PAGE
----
Paul Okunieff_MCM_0641

Paul Okunieff, M.D.

Invisible Connections

She’d never admit it, but 11-year-old Eva Okunieff was proud of her father.

“You could tell she was,” said Paul Okunieff, M.D., director of the UF Health Cancer Center.

It was April, and Okunieff was returning home from visiting his father for Passover. He was in Chicago, on an airplane that was getting ready to taxi away from the terminal, when the flight attendant asked over the PA system if there was a doctor on the plane.

Eva immediately volunteered her father. He helped stabilize a passenger who was having a heart attack until the man could be offloaded by EMTs.

After Okunieff returned to his seat, the flight attendant came up to him with a copy of “Delta Sky” magazine, opened to a UF Health ad that features Okunieff sitting next to a patient in a diner. The ad highlights the “invisible connections” between patients and researchers.

“You have a fan who would like your autograph,” she said.

—Paige Parrinelli

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Summer 2014

Paul Okunieff, M.D

From the Director’s Desk

Clinical trials are at the heart of every advancement in treating cancer, yet lack of understanding about the benefits, risks and opportunities that trials offer can sometimes prevent patients from taking advantage of the newest drugs and treatments they make available.

To Kill a Tumor

Researchers in the UF Health Precision Cancer Care Program are identifying the genes of lung and colon cancer tumors, forming the first center in the state to perform this testing for solid tumors. By identifying particular gene mutations that drive cancers, physicians can deliver better, more targeted treatments to those cancers.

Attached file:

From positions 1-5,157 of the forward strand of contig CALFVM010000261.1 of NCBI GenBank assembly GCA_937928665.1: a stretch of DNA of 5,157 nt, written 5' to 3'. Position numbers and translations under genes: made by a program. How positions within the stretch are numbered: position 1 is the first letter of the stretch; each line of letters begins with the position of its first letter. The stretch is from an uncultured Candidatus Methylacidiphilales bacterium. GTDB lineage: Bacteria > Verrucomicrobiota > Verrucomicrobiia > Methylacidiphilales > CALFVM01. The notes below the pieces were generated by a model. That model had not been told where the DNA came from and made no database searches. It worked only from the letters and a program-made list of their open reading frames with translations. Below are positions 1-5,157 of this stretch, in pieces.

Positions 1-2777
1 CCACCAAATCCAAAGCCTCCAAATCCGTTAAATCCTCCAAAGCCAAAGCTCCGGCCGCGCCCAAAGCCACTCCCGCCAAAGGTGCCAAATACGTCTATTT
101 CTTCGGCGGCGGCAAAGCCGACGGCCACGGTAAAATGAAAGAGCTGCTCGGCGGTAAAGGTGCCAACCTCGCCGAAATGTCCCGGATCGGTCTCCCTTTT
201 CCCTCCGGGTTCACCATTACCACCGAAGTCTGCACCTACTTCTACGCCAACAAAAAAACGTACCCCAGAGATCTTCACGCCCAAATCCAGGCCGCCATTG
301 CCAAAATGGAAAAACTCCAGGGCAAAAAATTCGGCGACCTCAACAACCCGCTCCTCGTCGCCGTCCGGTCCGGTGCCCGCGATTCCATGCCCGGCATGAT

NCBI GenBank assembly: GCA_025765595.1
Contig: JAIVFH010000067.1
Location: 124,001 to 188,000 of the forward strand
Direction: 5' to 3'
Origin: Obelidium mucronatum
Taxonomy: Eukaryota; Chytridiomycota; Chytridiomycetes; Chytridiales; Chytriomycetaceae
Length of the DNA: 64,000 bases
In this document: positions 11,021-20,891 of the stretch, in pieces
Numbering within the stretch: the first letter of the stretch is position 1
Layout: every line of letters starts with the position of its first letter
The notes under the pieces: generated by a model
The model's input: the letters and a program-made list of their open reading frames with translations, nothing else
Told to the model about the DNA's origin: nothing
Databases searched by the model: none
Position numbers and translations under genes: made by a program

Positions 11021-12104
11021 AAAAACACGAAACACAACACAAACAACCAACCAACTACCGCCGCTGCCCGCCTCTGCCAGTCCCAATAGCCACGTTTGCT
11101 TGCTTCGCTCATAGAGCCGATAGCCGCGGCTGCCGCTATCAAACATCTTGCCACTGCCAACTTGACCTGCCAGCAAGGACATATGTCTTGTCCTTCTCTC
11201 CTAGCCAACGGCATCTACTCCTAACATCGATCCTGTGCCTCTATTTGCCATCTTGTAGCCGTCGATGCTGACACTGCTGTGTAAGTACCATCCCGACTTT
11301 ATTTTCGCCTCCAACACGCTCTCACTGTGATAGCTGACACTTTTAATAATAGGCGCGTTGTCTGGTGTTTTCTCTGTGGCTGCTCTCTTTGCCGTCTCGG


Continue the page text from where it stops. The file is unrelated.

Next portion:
The Great Unknown

Each year, more than 1,000 patients take part in clinical trials at the UF Health Cancer Center. All are helping UF researchers chip away at the great unknown: what makes each person’s cancer tick, and how to stop that ticking without causing harm to the patient over the course of treatment.

Clear As A Bell

UF Health cancer patients and their treatment teams rang the Liminal Bell, an art installation consisting of a bell created from an oxygen tank that is suspended from an oak beam structure. The word liminal is derived from the Latin word “limen,” which means “threshold.”

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